Pain Management is a medical specialty more commonly known today, than say 15 years ago when people suffering from chronic pain had very few options and solutions. Now, there is tremendous hope for chronic pain sufferers. There is a treatment plan that is right for each and every chronic pain patient, but what is it? As we addressed in the first part of this series, medical management may be a viable solution for many people. But what about the millions of Americans that do not want to take medication, or for one reason or another it is not determined best for them, or perhaps they require an adjunct therapy to their medical management? Many people are caught in a place where medication isn’t the answer or isn’t enough, surgery is not an option, and conservative treatment measures have failed. Interventional pain management treatment is the perfect solution. Minimally invasive, yet highly effective, interventional pain management procedures, like an epidural steroid injection treat pain at its source. An injection goes directly to the root cause, no pun intended. Many people find relief for months, if not indefinitely and are able to return to their activities of daily life within a few short days.
The ultimate goal of any pain management specialist is to identify the source of a patient’s pain, to reduce that pain and to improve overall quality of life. At an initial consult, a medical professional will discuss a patient’s pain history, symptoms and past treatments. They will review diagnostic imaging (X-ray, CT scan, MRI, EMG, etc.) and perform a detailed assessment to help determine the source of pain. The next goal is to reduce the pain and greatly improve quality of life.
This part of the series, Part 2, will discuss the different types of interventional procedures available as a multi-modal approach to pain management.
The following is a list of the most common nerve blocks:
Facet Medical Branch Block: This nerve block is for “arthritis” pain in the facet joints of the cervical, thoracic and lumbar spine. During the procedure, the physician will inject numbing medication and steroids around the facet joints. If the joints are what is the cause of your pain then you will immediately experience short-term pain relief in this area. If you get positive results with the diagnostic procedure we then perform a radiofrequency on the nerve which “puts the nerve to sleep” and pain is alleviated for approximately 6-12 months.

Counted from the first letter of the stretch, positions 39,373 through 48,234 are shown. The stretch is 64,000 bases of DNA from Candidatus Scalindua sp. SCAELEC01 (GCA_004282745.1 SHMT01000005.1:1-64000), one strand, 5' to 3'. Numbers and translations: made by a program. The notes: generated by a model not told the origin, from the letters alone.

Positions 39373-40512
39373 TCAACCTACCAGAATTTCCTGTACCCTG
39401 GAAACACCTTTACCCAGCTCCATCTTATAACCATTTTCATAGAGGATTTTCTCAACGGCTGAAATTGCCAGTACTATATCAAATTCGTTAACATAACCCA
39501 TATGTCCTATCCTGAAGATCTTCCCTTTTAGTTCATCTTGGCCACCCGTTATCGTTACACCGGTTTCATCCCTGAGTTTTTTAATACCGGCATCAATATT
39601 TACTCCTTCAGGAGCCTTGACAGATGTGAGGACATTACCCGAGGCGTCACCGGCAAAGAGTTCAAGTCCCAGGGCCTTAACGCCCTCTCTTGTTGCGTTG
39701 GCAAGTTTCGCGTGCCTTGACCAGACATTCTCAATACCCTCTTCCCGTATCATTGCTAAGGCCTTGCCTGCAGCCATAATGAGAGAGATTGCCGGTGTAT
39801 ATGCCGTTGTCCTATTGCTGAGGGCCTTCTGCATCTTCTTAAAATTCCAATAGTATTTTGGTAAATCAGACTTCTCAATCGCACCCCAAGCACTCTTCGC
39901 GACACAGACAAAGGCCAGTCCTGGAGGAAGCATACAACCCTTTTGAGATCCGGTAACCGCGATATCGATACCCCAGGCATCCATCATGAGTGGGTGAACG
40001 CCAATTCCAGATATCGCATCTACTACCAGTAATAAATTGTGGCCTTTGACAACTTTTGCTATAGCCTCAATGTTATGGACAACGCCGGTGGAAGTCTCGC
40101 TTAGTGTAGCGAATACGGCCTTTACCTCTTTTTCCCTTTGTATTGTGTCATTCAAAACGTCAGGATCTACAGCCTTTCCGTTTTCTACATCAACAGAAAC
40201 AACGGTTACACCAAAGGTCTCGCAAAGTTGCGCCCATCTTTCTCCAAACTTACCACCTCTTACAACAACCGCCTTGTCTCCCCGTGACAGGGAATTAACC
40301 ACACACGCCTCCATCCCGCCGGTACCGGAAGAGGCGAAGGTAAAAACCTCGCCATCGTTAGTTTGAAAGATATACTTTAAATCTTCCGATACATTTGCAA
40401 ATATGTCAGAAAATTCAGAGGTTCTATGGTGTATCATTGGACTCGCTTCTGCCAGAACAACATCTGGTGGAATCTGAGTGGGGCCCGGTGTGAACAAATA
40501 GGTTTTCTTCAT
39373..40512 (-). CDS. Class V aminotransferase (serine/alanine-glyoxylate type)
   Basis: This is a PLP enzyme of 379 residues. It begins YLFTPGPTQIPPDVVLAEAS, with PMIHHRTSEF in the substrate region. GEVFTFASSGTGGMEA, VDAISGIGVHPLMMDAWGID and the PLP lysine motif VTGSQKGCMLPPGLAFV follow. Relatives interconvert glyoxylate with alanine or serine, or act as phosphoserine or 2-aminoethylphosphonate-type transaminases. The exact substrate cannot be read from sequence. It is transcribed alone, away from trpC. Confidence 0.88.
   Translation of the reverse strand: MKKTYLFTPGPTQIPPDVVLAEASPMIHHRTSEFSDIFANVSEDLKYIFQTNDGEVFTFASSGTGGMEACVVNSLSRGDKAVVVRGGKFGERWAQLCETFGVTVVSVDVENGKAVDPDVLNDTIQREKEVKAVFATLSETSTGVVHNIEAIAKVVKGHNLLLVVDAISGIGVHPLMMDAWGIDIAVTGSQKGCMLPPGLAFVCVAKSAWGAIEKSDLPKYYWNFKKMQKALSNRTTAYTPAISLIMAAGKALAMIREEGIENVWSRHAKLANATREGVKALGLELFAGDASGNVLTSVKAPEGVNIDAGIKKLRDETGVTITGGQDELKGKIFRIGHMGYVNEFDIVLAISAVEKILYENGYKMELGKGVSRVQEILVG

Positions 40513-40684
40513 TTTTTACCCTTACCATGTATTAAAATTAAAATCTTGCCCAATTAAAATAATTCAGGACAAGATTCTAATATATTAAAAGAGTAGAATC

Transforaminal Epidural: This nerve block is for “discogenic” pain caused by compression of a nerve root in the spine. The physician is able to target a specific nerve root that is likely the source of the pain. He will inject the area around the nerve with numbing medication and steroids and you will experience short-term relief of the pain caused by the nerve. If you get positive results with the diagnostic procedure we then perform a radiofrequency treatment on the nerve which “puts the nerve to sleep” and pain is alleviated for approximately 6-12 months.
Lumbar Sympathetic Block: This nerve block is used to treat pain caused by the sympathetic nerves that are part of the autonomic nervous system. This is pain in an arm or leg that is caused by a malfunction in the autonomic system after an injury. By injecting medicine around the sympathetic nerves in the lumbar spine the pain is relieved and the procedure can be repeated until the pain has been eliminated.
KESI: This is an injection of steroids at the bottom of the lumbar spine and is used to treat lumbar degenerative disc disease or lumbar radiculopathy. The pain relief typically lasts at least 3 months and is repeated when indicated.
SI Joint Injection: This injection of numbing medication and steroids is for “sacroilitis” which is inflammation of the sacroiliac joint. This causes pain in the low back, buttocks, groin or hip.
Trochanteric Bursal Injection: This injection of numbing medication and steroids is used to treat trochanteric bursitis which is inflammation of the “bursa sac” located in the hip.
*Nerve blocks can also be effective for carpal tunnel, chronic abdominal pain, shoulder pain, rectal pain, pelvic pain, knee pain, shingles pain, TMJ, and headaches.
In addition, there is one minimally invasive procedure that does not involve an injection. This procedure is called a Radiofrequency Ablation or “RFA.” In this procedure, an electrical current produced by a radio wave is used to heat up a small area of nerve tissue, thereby decreasing pain signals from that specific area.
Please stay tuned as our next series (Part 3) will cover cutting edge treatment and technology at the forefront of pain management. This includes therapies such as implantable spinal cord stimulators and stem cell therapy.
Missed the first blog of this series? Click here to view Somewhere Over the Rainbow (Part 1): The Full Spectrum of Pain Management.